Submitted October 2019 as part of master’s program in journalism at the University of Southern California’s Annenberg School of Journalism.

Caption: Jeremy Shriver brushes his teeth as he prepares for bed with his 19-month-old daughter Irah at a safe parking site in Los Angeles. (Credit: Los Angeles Times)

Claudell Purdiman lost his business four years ago, and in the same month, he also lost his apartment. Caught between legal fees and lost income, Purdiman returned to his childhood neighborhood of Pacoima, and began living out of his car.

Then that was taken away too. 

The City of Los Angeles towed his car under an obscure state law that allows cities to tow cars left on the street for more than 72 hours. Critics say the law is selectively enforced against the homeless.

“It had everything I’ve ever owned,” Purdiman said of his ‘91 Toyota Landcruiser. 

Pacoima, Purdiman’s neighborhood, saw more towings in its principal zip code last year than any other zip code in Los Angeles. A large homeless encampment sits under the 118 Freeway running through the middle of the neighborhood.

Once a hub for black home ownership in the decades after World War II, Pacoima was one of the few neighborhoods in the Valley where returning black veterans could find housing. But in recent years, rapid price increases have driven many families out. Some were able to move to farther flung suburbs with more affordable housing. Others, who found themselves living in cars not far from their previous addresses, now face new pressures to leave the area.

“I can remember playing in that park,” V’Sheta Morgan says, standing by her tarp tent in the homeless encampment and pointing to nearby Roger Jessup Park. “Now it’s like I’m not welcome here anymore.” 

Morgan had been living out of her car before it was towed for violating the 72-hour rule. She said it happened despite the fact that she had moved her car down the block earlier that morning. The city statue does not define what it means for a vehicle to stay in the same place, opening the door for what some critics say are abuses.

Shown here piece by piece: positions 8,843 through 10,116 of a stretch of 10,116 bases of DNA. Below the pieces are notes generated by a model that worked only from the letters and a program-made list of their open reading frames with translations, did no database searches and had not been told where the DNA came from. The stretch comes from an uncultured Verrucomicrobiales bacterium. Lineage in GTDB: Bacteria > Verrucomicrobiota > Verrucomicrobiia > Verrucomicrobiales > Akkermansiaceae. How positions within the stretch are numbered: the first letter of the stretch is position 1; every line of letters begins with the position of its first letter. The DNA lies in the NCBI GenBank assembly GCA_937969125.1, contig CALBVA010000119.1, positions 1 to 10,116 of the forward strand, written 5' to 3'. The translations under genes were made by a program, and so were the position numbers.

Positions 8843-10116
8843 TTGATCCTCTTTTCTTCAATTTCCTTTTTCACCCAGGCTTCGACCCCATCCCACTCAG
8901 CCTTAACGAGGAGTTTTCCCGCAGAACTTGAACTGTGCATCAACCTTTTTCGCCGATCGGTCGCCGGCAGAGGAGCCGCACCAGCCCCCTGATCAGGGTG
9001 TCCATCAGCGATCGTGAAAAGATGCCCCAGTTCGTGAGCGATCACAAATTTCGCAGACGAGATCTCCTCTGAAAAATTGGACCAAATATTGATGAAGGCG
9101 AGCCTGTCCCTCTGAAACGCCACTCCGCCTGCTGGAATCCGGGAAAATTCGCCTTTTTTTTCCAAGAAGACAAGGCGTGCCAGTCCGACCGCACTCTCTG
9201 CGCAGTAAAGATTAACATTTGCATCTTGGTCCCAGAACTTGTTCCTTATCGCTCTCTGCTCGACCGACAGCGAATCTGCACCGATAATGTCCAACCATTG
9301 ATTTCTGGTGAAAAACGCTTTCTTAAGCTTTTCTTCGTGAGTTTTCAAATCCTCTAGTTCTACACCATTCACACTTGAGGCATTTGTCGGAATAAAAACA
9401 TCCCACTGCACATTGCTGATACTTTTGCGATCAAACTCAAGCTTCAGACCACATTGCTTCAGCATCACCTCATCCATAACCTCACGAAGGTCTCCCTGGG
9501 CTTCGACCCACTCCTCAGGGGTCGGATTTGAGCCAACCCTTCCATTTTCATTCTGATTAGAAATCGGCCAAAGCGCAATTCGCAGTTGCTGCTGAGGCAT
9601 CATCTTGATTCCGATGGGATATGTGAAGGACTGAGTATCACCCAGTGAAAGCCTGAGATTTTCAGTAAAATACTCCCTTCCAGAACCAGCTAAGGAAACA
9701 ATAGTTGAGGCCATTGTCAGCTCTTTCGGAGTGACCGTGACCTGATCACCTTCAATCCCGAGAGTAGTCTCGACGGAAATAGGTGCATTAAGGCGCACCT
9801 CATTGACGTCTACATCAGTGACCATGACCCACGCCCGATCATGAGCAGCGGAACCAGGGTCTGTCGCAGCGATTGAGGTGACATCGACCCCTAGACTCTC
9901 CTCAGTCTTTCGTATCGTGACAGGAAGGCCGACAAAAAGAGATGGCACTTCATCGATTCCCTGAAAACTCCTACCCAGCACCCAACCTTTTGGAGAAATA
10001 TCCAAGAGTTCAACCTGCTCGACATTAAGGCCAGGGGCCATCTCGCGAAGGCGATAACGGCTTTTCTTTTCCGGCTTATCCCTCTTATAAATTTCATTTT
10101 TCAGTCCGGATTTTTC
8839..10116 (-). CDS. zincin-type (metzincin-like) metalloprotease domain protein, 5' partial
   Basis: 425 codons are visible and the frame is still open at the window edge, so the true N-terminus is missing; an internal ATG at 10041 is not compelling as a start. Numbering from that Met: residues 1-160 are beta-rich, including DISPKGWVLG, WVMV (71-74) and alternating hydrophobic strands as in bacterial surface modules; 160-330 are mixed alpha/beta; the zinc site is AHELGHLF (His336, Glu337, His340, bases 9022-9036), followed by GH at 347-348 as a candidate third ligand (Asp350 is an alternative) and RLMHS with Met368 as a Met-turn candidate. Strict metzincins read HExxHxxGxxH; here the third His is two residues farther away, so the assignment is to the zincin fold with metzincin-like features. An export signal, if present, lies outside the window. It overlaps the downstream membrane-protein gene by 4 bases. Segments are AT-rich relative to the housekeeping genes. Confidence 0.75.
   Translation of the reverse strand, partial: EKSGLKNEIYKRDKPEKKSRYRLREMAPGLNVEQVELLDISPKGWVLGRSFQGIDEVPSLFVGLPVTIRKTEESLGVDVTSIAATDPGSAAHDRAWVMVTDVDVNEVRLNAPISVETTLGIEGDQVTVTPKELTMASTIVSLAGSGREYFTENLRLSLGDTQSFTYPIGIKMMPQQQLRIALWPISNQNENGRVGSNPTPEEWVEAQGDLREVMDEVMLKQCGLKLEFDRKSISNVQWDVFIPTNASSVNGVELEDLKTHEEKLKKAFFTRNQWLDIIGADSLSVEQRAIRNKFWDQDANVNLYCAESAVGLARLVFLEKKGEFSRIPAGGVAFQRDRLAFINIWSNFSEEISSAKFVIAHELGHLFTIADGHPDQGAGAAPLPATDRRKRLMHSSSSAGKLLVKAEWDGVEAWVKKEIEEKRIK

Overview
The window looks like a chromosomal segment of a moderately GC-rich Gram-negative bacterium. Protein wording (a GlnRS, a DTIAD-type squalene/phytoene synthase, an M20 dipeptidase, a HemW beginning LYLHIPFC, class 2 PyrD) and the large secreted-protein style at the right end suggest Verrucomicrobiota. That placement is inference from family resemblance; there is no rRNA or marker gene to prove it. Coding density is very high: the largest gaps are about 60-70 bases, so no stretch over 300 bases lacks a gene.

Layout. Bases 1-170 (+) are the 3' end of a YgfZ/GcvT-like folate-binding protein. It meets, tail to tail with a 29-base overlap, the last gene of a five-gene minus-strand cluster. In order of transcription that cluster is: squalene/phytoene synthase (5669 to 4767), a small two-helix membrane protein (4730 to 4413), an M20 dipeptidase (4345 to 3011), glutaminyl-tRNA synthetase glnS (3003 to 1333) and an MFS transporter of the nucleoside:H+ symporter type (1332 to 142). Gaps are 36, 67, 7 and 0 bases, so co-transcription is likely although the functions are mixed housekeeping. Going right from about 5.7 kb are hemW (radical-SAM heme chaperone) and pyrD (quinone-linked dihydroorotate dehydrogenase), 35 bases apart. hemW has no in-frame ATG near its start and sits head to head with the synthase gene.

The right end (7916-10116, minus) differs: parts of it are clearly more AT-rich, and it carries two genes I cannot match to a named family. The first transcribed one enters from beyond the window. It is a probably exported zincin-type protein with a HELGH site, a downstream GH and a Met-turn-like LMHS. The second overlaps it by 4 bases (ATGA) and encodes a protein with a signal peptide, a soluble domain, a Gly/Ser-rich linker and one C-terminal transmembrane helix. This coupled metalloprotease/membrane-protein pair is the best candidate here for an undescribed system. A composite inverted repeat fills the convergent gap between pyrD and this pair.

Elise Della-Piana, an attorney who provides pro bono assistance to clients whose cars are towed, says the city statute is often used by police responding to neighbor’s complaints against the homeless. 

“They use it to say ‘get out of this neighborhood,” she says.

The rapidly changing demographics of Pacoima’s housed population may play a part in its high number of towings. Data shows that the ten most towed zip codes tend toward middle class incomes and are ethnically homogenous. 

Pacoima has a median income around $57,000 and roughly nine out of ten residents are Hispanic, in contrast with the majority African American composition of the homeless encampment. For the other top zip codes, seven out of ten had a median income within a decile of broader Los Angeles’ median income of $60,000. Nine out of ten of the zip codes had stark white or Hispanic majorities. 

The average amount of towings in a zip code drop off sharply as income rises or falls from the median, and as it becomes more ethnically diverse.

This analysis is based on parking citation data from 2018 provided by the City of Los Angeles. Each citation for a violation of the 72-hour rule — which always results in a towing — was mapped from its listed address and tied to a zip code. The total for each zip code was then compared to household data from the census’s 2015 American Community Survey.


Nearly 60,000 people are homeless across Los Angeles County, and more than 16,500 people live out of their vehicles, according to county data released this summer.

The costs to recover a towed vehicle are steep — and for the very low-income, sometimes insurmountable. A report written by a coalition of legal advocacy groups says the minimum someone could expect to pay to retrieve their vehicle after it has been towed for three days is $385. After a week, mounting fees raise those costs to $568, and after two weeks, $887.

The report, “Towed into Debt,” says California cities actually end up losing money on these tows, when so many cannot afford to pay the costs. 

It’s one reason California Assemblyman David Chiu (D-San Francisco) introduced a bill this past legislative session that would limit these kind of towings, a representative from his office said.

“What the report showed was pretty clear,” Jen Kwart, Chiu’s communication director, said. “These towing practices have devastating impacts on low income, and frankly middle income people.”

The bill died in committee this year, but Kwart says they expect to bring it back in the next session.